Grillo told the ZBA that the bylaw is vague as to whether the retaining wall should be deemed a structure. “It’s an odd thing because it certainly looks like a structure under the definition, although it’s not spelled out, but one of the odd things about it is that retaining walls a lot of times are put within the setbacks specifically to change grades,” he explained. “I would have to take a look at historical precedence on this before I would want to make a decision on it because it doesn’t make sense that it would be considered a structure and have to meet the (required) setbacks.”

            ZBA member Dr. Ed Hoffer alluded to Fieldstone Lane residents being unhappy with their view, describing their experience as looking out at a construction site. “Having a more-appealing vista would add confidence,” he said.

            Grillo said that even if the retaining wall is considered a structure, the ZBA has the authority to waive the setback requirements, conditioning the project with plantings. Burr was less than confident shrubs could adequately screen the retaining wall.

            While acknowledging that erosion control does not fall under ZBA purview, Callow asked Town Counsel Jon Witten if the ZBA could ask its consultant for advice on such matters for the purposes of vetting the 40B project.

            “It’s certainly within the board’s scope,” said Witten, agreeing with Palmieri. “You have overall superintendency of health and safety issues and stormwater management. Stormwater control is certainly part of it, so the answer is yes.”

            Witten differed with Grillo’s viewpoint on the retaining wall while acknowledging the ZBA could grant a waiver. But he strongly advised that the board rely on Palmieri for guidance as to the safety and placement of the structure. Regarding the processing of waivers in general, Witten told Callow the ZBA could decide when to take them up.

            Attorney Mark Bobrowski, representing Steen, said he would have the waiver request list ready at the next hearing on August 11.

            ZBA member Dana Nilson was prepared to motion that the board vote a conditional approval of all traffic and civil matters, but in light of Bobrowski’s plan to deliver waiver requests at the next hearing, he suggested the board wait for that before acting.

            Bobrowski asked if the ZBA would like a presentation on landscaping and architecture.

More banter touched lightly on energy and design of the homes.

            The board voted to continue the public hearing to August 11.

            The ZBA approved a special permit for Bonnie Ellis and Craig Huntley to expand a nonconforming structure at 13 Wianno Road.

            Presenting to the board on the one-year anniversary of her residency with Huntley in Marion, Ellis explained their desire to move across the street from her “tiny, two-bedroom ranch.” She said the family has a grandchild with another on the way. The opportunity to buy land across the street from their 8 Wianno Road home came up during the winter.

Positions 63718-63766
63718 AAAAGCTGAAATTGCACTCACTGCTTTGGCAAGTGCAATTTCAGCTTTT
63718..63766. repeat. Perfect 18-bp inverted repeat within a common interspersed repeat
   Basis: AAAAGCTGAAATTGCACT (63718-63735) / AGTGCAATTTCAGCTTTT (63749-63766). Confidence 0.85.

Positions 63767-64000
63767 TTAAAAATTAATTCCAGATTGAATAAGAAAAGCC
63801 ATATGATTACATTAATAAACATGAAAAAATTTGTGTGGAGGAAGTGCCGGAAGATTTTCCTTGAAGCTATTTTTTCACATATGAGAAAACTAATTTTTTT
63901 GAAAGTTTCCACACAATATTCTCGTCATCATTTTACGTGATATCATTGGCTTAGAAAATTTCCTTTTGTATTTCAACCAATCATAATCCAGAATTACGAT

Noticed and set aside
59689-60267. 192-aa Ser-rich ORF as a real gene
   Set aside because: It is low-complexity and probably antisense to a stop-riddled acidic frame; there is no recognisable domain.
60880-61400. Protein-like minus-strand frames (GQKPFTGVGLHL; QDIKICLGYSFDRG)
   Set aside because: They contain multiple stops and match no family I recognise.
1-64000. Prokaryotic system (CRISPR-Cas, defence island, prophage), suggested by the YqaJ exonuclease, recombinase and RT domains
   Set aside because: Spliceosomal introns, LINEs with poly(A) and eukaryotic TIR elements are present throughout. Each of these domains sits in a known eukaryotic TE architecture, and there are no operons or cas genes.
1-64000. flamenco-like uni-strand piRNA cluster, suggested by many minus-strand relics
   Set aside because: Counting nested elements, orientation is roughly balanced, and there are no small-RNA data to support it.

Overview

The proposal calls for the addition of a second floor to the single-story home at 13 Wianno Road to house visiting children and their families, while also creating much-needed storage space.

            Nilson said the new footprint will be no more nonconforming than the current side setbacks. He identified the issues under ZBA purview as the front setback. Marion’s bylaw requires a 15-foot side setback, but that will not be required in the expansion planned to extend 10-feet deeper to the back and 2 feet, 10 inches closer to the street, but no wider than the existing footprint.

            Abutter Augusta Rosenthal, who lives directly across the street, said she needs “to see exactly what they’re going to do with it.” Resident Barry Gaffey, 22 Converse Road, considers the current structure “an eyesore” and said he is fully in favor of an expansion project.

            Varut Phimolmas sent the ZBA a letter of withdrawal of his application for a special permit to put a change of use from retail to a restaurant at 290 Front Street. Phimolmas said in the July 11 letter, as read by ZBA Chair Cynthia Callow, that the move would cause problems for the neighbors. He expressed gratitude toward the ZBA and town officials and indicated his intentions to move his family back to the restaurant’s original location at 374 Front Street. The board voted to accept the withdrawal of the application without prejudice.

            The ZBA briefly discussed the case of Marion Village Estates coming up on Thursday, July 28. Board administrator Anne Marie Tobia said the meeting is a matter of peer review of Fieldstone Lane.

            The next meeting of the Marion ZBA will be held on Thursday, August 11, at 6:30 pm.

Marion Zoning Board of Appeals

By Mick Colageo